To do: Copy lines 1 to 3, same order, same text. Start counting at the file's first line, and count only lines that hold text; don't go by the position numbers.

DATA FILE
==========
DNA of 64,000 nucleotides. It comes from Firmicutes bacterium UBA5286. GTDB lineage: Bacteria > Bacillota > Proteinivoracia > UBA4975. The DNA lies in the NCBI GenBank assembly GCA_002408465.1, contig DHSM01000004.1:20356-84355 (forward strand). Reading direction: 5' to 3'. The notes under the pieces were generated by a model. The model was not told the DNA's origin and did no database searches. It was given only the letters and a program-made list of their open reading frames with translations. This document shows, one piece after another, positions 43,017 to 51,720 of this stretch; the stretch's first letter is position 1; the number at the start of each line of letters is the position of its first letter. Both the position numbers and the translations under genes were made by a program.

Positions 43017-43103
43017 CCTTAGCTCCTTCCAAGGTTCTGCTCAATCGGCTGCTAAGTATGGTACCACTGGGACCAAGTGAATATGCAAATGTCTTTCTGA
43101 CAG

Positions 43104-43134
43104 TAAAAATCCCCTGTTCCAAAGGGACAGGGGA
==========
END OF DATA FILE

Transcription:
DNA of 64,000 nucleotides. It comes from Firmicutes bacterium UBA5286. GTDB lineage: Bacteria > Bacillota > Proteinivoracia > UBA4975. The DNA lies in the NCBI GenBank assembly GCA_002408465.1, contig DHSM01000004.1:20356-84355 (forward strand). Reading direction: 5' to 3'. The notes under the pieces were generated by a model. The model was not told the DNA's origin and did no database searches. It was given only the letters and a program-made list of their open reading frames with translations. This document shows, one piece after another, positions 43,017 to 51,720 of this stretch; the stretch's first letter is position 1; the number at the start of each line of letters is the position of its first letter. Both the position numbers and the translations under genes were made by a program.

Positions 43017-43103
43017 CCTTAGCTCCTTCCAAGGTTCTGCTCAATCGGCTGCTAAGTATGGTACCACTGGGACCAAGTGAATATGCAAATGTCTTTCTGA